No matter what some may tell you, there’s no shame in being a guard puller. It’s a legit move and tactic to use in training and competition alike; so, as far as sports Jiu-Jitsu is concerned, go for it (especially when facing a D1 wrestler in your final match).
However, even if you pull guard all the time, you’d still benefit immensely from learning takedowns! Professor John Danaher explains why it’s time you start doing so:
“Takedowns have a great second function in Jiu-Jitsu as a means of reversing/sweeping opponents from guard position. They also chain together extremely well with classical Jiu-Jitsu sweeps; when the sweep fails, follow with a takedown to finish and get the score.”
Sure, you don’t need to spend too much time nor energy in becoming good at takedowns, as most points and submissions are scored on the ground… But even as someone who will pull guard, you need to aim for competence in takedowns:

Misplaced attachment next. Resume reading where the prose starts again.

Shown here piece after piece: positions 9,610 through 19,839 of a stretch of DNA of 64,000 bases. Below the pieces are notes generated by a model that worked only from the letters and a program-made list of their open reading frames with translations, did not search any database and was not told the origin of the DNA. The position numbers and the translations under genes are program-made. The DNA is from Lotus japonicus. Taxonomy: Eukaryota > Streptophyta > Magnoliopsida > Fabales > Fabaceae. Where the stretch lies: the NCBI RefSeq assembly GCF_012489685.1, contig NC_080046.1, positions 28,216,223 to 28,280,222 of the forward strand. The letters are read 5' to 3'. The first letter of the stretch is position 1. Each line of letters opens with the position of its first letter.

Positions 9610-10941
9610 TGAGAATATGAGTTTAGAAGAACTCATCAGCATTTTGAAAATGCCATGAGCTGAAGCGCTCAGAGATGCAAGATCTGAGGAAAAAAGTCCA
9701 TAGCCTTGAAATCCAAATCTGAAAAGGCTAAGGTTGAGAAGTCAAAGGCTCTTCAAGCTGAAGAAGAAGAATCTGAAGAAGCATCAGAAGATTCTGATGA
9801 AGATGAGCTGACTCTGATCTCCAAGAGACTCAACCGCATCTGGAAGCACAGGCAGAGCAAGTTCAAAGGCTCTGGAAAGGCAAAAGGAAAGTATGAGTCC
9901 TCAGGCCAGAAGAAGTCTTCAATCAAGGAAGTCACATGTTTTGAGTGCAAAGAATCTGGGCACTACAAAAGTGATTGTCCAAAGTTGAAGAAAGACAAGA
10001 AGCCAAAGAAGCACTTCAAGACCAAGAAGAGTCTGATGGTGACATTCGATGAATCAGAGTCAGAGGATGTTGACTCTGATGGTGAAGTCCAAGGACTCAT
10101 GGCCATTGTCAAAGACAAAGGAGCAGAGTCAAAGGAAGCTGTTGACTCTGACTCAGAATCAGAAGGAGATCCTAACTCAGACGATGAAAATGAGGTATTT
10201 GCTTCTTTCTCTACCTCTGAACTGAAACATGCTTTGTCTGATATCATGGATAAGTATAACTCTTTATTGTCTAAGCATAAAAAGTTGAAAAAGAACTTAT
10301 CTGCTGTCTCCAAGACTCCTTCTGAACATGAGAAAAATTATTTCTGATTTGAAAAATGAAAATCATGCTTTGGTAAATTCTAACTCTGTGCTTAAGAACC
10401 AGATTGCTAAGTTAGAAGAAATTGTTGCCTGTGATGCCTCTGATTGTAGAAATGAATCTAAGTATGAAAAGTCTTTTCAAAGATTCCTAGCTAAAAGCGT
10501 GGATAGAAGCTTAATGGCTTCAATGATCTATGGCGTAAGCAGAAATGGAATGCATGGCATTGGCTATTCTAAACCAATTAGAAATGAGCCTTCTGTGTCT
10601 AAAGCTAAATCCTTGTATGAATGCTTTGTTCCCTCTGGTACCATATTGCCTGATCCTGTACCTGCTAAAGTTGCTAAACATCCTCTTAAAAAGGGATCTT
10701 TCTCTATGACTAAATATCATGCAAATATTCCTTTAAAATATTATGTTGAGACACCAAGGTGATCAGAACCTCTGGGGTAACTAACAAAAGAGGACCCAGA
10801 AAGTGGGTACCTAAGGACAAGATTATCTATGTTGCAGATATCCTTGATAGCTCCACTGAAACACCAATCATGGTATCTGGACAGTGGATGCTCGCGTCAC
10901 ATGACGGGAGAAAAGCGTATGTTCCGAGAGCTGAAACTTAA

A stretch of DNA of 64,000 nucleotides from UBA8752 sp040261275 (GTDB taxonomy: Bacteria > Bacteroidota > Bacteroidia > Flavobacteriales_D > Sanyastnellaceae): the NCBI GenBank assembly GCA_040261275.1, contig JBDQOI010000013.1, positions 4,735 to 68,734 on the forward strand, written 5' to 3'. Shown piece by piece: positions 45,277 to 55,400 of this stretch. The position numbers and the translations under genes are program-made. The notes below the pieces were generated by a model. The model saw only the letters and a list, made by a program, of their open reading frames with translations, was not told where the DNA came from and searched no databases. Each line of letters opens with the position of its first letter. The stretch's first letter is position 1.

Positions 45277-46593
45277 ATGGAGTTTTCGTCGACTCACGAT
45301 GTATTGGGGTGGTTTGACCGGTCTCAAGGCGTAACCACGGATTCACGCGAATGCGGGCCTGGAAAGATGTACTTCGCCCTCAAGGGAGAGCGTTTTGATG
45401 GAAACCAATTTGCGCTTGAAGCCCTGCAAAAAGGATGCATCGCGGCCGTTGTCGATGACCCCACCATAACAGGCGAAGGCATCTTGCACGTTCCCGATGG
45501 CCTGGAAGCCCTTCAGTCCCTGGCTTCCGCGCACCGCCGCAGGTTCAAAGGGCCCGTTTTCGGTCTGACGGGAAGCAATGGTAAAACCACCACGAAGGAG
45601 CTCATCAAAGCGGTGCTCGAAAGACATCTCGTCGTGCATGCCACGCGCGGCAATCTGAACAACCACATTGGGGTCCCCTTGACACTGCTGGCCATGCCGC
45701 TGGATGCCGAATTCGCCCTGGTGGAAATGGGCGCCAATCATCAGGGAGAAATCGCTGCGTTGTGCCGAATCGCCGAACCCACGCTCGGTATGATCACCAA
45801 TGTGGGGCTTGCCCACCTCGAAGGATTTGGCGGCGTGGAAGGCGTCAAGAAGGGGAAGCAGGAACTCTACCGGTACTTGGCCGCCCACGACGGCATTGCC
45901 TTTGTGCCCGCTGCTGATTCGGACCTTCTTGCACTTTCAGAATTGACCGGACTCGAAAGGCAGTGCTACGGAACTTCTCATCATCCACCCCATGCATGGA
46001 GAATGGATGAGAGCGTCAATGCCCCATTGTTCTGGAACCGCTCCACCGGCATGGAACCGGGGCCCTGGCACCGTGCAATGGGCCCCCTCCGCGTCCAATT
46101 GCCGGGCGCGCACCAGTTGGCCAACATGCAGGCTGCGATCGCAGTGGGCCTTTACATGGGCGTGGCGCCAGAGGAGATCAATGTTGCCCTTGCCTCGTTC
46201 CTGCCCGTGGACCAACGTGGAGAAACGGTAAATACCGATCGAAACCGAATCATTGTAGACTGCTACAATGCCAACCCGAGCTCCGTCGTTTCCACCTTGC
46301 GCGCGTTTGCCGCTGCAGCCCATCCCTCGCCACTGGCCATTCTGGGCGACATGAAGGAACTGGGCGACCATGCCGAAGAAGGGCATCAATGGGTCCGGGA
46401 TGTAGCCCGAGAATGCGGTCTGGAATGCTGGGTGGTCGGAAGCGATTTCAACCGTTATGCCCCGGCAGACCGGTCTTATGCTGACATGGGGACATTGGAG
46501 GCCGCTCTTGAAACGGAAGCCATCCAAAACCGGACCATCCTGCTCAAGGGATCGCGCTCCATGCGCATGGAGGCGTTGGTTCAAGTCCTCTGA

If you want to become good at taking people down in Brazilian Jiu-Jitsu, then you don’t really “have” to learn complicated takedown setups. Rather, sometimes the easiest of takedowns are the simplest of takedowns.
For instance, the Lat Whip is a great takedown option. Erik Paulson demonstrates it on the video below:
Use Erik Paulson’s systematic approach to combination takedowns that ensure you are on top once the battle hits the floor.
- Dominate with tie-ups that keep your opponent off balance and unready to defend your offensive onslaught – once the fight hits the floor take control with crippling Catch Wrestling combos!